I always thought of blogs as being narcissistic, business related, or as my sister's, a way of keeping in touch or memorializing.

But, by necessity, I am learning a lot about myself. I find I need to get my thoughts out, and it helps me to know that someone else will read them. So I have created this little space for myself, to express the things I have trouble saying (be it emotional or physical trouble), to share what I'm going through, and what I'm learning through it.

I absolutely welcome comments. It's nice to know how people relate to what I'm saying.
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Friday, 15 April 2011

Why I'm Blah About Good News

I went to see a specialist at "The" clinic yesterday. It went well. My mom came with me, so her questions could be answered and because, generally speaking, two brains are actually better than one, especially when one is not processing things quickly. Good thing, too, because my brain was not agile enough to make the connections hers did, and when I started feeling down, she was able to tell me that all we got was good news, which is why I'm writing this now - to try to turn myself around.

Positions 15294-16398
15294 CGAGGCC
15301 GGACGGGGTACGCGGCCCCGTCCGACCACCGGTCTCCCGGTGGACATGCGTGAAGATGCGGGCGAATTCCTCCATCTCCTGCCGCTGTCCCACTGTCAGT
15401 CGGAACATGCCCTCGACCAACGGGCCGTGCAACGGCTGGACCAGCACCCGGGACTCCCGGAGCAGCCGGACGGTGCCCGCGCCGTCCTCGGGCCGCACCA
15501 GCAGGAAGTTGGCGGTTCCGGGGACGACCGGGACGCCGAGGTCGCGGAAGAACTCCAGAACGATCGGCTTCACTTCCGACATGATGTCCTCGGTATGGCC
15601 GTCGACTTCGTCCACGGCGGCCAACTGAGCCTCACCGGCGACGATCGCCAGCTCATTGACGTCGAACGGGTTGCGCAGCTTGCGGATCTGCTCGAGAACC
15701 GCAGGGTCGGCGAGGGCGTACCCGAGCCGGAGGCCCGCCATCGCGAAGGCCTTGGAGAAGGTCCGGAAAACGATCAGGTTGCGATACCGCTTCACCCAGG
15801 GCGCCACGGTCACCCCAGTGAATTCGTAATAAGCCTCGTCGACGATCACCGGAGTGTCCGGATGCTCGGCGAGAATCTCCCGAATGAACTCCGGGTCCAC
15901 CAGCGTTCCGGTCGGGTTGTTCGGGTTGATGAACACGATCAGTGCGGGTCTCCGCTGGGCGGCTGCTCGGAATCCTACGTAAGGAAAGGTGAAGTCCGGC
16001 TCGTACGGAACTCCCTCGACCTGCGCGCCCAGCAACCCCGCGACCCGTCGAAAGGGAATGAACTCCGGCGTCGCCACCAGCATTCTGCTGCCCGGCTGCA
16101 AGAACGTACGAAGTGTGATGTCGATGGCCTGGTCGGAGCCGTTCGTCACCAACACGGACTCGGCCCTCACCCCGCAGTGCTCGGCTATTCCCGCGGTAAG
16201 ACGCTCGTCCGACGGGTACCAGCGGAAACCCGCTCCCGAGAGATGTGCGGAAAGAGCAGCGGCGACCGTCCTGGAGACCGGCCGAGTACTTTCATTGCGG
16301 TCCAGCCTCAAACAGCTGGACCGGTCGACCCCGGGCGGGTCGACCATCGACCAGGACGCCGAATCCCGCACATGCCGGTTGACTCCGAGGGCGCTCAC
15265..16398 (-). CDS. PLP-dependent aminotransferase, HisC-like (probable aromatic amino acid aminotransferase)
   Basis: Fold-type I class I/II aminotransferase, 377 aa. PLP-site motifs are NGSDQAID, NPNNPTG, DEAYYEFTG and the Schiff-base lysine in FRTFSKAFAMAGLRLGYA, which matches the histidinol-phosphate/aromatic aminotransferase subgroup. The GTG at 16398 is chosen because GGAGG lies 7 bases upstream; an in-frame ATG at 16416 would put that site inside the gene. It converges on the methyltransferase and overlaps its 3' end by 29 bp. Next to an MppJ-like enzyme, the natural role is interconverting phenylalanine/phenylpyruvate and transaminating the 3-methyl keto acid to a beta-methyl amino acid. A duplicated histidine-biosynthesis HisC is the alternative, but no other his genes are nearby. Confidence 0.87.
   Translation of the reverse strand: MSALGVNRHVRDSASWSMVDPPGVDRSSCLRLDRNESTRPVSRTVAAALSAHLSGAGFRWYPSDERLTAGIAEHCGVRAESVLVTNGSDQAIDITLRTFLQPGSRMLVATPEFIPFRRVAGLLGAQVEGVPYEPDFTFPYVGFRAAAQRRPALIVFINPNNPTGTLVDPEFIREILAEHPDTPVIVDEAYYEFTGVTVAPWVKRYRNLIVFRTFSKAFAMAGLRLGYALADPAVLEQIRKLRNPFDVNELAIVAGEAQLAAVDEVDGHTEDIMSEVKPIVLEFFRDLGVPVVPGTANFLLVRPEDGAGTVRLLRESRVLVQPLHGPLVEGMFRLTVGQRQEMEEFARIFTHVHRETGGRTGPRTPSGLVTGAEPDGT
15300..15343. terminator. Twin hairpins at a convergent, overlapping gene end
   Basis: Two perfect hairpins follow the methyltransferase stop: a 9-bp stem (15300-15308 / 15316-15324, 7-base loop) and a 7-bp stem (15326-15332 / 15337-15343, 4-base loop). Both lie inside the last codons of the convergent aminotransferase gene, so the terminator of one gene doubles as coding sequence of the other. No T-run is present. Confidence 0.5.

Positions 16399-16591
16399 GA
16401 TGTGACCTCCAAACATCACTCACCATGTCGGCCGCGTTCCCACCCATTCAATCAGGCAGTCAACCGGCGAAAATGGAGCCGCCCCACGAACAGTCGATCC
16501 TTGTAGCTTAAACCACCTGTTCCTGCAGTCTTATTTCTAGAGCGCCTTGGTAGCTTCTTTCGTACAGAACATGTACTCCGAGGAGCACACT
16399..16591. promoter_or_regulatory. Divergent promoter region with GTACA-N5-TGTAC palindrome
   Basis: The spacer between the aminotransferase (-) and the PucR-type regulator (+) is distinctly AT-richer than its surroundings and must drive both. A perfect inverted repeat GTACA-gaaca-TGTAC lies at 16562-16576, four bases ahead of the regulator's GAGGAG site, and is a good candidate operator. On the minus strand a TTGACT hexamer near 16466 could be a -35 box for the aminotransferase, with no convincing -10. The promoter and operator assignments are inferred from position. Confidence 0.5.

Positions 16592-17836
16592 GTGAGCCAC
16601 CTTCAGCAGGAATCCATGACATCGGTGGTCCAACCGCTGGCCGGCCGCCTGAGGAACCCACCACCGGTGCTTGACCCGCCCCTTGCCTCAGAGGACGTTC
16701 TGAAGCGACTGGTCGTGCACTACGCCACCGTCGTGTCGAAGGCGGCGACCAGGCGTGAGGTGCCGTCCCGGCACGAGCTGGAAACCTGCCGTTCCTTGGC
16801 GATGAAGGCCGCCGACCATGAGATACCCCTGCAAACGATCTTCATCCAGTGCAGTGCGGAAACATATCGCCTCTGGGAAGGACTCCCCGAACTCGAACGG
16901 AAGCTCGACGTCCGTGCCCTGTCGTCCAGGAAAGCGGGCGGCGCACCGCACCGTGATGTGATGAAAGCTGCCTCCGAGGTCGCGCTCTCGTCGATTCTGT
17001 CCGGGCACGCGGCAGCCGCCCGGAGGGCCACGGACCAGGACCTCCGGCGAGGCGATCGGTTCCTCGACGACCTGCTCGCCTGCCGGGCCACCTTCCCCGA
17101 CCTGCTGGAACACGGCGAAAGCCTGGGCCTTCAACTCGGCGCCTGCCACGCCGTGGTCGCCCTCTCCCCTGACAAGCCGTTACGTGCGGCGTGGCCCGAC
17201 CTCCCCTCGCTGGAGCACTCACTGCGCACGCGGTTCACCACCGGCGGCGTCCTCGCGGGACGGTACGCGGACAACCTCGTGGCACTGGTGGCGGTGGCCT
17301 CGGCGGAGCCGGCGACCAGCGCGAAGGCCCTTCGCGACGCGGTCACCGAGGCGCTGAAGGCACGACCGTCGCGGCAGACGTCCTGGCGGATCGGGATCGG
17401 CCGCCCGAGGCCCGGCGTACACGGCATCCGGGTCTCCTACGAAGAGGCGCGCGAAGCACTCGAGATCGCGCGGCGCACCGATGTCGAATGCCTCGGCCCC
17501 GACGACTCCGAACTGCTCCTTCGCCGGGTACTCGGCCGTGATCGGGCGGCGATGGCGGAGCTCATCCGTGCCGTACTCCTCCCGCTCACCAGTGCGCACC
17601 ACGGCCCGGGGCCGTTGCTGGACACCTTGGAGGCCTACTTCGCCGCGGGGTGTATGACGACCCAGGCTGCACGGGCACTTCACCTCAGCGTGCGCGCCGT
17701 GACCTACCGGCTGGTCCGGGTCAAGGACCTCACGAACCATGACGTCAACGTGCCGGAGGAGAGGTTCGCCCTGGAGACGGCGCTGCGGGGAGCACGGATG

The doctor was kind, remembered me, and basically said I am doing everything right. There's a couple more supplements I could be taking, but things are going as well as can possibly be expected. We are on track with her prognosis for a full recovery. Good news, right? So why do I feel so blah about it?

For starters, I was tired by the time I got there, because they neglected to tell me they'd moved within the hospital to another building so between the stress (minor) of getting there, and the longer walk than expected, I was toast. I even snapped at the nurse when she was less than kind. Ooops. Not really. She deserved it. All of that automatically put me in a bad frame of mind, which I was able to stabilize somewhat when I was with the doc.